His books include "Sound and Sentiment, Music Grooves, Senses of Place," "Bosavi-English-Tok Pisin Dictionary," "Bright Balkan Morning," and "Cine-Ethnography." Feld's CD recordings include, "Voices of the Rainforest," "Rainforest Soundwalks," "Bosavi: Rainforest Music from Papua New Guinea," and "Bells and Winter Festivals of Greek Macedonia." Feld is a MacArthur Fellow (1991) and fellow of the American Academy of Arts and Sciences (1994). He will spend the year writing his book, titled Schizophonia and its Discontents, on music globalization.
David Scott Kastan is the Old Dominion Foundation Professor in the Humanities. He is a specialist on Shakespeare and early modern culture, and is among the most widely read of contemporary Renaissance scholars. His most recent book is an edition of "1 Henry IV" for the Arden Shakespeare, published in the fall of 2002. His "Shakespeare and the Book," based on the Lord Northcliffe lectures at the University of London, appeared in 2001 from Cambridge, and was the catalyst for an exhibition of early modern books in Columbia's Rare Book Room.
Among his other books are "Shakespeare After Theory" and "Shakespeare and the Shapes of Time." He is also the editor of "A Companion to Shakespeare; The New History of Early English Drama," with John Cox, (winner of the 1998 ATHE award for the best book on theater history that year); "Critical Essays on Shakespeare's Hamlet"; and "Staging the Renaissance," with Peter Stallybrass. Kastan is also a general editor of the "Arden Shakespeare" (the first American ever to serve in this capacity in the Arden's hundred year history), and the "Complete Arden Shakespeare," edited by Kastan, Richard Proudfoot and Ann Thompson.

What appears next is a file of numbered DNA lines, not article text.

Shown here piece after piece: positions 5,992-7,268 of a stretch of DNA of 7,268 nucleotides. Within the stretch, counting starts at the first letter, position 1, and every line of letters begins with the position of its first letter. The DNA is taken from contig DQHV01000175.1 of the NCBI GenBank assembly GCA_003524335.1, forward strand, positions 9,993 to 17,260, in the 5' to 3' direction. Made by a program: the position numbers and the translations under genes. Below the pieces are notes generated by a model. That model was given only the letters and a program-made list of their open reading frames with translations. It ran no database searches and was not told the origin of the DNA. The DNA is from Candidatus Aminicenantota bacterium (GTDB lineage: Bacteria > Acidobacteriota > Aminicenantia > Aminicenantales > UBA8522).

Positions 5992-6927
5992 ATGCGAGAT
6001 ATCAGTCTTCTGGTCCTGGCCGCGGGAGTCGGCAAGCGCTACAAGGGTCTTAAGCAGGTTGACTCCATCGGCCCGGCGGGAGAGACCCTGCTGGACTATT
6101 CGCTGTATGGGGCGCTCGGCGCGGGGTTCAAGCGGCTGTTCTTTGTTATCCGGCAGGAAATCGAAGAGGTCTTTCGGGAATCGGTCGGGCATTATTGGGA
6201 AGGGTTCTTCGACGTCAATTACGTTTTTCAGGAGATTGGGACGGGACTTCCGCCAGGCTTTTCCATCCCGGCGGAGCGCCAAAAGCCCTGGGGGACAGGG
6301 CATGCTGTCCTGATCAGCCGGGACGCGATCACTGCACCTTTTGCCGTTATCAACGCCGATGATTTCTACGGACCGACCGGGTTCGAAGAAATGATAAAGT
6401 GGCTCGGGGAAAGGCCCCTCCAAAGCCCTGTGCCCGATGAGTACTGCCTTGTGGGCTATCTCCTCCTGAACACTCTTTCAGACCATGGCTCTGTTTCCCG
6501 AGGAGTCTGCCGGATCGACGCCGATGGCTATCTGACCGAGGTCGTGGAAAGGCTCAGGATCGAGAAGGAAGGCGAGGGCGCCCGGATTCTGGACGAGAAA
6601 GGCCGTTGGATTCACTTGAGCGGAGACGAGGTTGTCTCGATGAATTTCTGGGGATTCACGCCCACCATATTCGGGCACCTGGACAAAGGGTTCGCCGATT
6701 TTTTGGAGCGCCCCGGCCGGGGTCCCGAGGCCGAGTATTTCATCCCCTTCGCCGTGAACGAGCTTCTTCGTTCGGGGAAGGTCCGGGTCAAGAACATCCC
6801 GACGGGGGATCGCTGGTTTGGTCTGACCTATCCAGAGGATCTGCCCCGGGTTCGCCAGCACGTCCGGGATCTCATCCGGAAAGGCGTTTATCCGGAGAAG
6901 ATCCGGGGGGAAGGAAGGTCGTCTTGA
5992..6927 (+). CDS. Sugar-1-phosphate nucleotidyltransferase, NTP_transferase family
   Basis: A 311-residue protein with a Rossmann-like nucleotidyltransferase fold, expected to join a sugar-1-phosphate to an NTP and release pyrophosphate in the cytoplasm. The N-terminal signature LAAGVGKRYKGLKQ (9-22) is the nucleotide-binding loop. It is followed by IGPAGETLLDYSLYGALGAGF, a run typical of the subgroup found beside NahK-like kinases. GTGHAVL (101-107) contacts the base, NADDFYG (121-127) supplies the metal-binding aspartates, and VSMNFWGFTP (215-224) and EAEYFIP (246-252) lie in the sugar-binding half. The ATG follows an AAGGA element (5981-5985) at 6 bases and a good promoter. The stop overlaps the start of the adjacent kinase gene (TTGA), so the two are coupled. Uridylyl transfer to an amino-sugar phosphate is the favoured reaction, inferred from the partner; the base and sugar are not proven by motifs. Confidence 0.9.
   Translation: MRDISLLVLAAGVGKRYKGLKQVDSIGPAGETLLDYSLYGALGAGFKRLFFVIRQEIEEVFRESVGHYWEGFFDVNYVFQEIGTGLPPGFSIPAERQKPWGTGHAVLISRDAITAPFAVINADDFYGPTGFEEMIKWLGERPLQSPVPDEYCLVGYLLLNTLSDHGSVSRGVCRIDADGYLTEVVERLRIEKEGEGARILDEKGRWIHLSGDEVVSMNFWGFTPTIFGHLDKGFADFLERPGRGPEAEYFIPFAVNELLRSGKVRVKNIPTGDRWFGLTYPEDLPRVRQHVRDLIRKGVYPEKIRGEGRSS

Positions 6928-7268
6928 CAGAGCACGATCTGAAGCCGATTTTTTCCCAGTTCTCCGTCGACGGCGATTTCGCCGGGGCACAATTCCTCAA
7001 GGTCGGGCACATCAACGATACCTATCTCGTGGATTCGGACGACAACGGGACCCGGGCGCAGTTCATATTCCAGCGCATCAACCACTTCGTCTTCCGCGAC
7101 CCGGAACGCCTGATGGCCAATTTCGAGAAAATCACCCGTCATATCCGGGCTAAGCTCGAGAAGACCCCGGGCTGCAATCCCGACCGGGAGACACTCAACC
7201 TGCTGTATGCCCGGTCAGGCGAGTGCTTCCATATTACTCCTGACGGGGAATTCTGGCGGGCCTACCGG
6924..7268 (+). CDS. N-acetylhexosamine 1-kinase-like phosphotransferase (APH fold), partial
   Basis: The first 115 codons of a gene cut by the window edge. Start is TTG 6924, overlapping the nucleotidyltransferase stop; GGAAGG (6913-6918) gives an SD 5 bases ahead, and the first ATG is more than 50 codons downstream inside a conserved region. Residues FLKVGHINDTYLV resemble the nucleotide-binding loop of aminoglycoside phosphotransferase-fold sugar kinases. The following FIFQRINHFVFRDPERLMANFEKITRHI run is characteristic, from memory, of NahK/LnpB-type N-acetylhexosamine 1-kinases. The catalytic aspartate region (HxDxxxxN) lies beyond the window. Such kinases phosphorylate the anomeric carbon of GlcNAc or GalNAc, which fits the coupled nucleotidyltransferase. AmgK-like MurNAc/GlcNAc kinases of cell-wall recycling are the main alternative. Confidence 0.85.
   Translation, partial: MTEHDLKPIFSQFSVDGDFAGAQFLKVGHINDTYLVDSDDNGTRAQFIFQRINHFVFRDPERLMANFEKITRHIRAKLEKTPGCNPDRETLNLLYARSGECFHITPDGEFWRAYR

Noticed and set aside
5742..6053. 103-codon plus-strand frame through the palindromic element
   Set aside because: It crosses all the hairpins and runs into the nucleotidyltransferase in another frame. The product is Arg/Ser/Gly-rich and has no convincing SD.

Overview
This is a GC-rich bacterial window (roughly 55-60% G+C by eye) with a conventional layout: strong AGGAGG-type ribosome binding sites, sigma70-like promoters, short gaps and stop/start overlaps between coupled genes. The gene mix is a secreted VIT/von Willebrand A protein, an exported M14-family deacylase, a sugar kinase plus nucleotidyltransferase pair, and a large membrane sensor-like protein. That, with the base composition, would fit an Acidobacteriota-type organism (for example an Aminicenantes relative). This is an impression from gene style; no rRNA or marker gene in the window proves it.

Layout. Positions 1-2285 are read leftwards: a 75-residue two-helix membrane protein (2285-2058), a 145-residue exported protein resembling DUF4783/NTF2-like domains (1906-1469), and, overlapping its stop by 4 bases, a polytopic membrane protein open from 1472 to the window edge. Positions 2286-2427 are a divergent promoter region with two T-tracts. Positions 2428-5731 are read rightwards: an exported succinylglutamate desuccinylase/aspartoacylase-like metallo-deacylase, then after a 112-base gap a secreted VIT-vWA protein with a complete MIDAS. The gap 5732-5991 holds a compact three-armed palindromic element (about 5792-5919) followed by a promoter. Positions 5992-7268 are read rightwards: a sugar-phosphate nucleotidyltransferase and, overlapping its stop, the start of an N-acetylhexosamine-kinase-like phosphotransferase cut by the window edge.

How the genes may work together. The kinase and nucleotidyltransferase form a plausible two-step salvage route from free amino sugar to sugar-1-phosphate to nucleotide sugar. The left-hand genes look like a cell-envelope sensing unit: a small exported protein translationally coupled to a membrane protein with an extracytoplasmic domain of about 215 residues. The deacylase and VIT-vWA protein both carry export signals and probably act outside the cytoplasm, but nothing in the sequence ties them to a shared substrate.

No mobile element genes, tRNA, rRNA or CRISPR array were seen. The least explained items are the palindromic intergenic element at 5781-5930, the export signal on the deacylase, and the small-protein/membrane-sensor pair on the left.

Kastan taught at Dartmouth prior to coming to Columbia, and has been a distinguished visiting professor at University College London, at the American University Cairo, and the University of Copenhagen. He is a former chair of the Department of English and Comparative Literature at Columbia. In 2000, he was awarded the Columbia University Presidential Award for Outstanding Teaching.
His Guggenheim project is a book tentatively entitled "The Invention of English Literature." This is a study of the institutional conditions that allowed the field of English literature to form, focusing especially on the motives and practices of sixteenth and seventeenth century English publishers, as they brought the literary achievement of the age into print.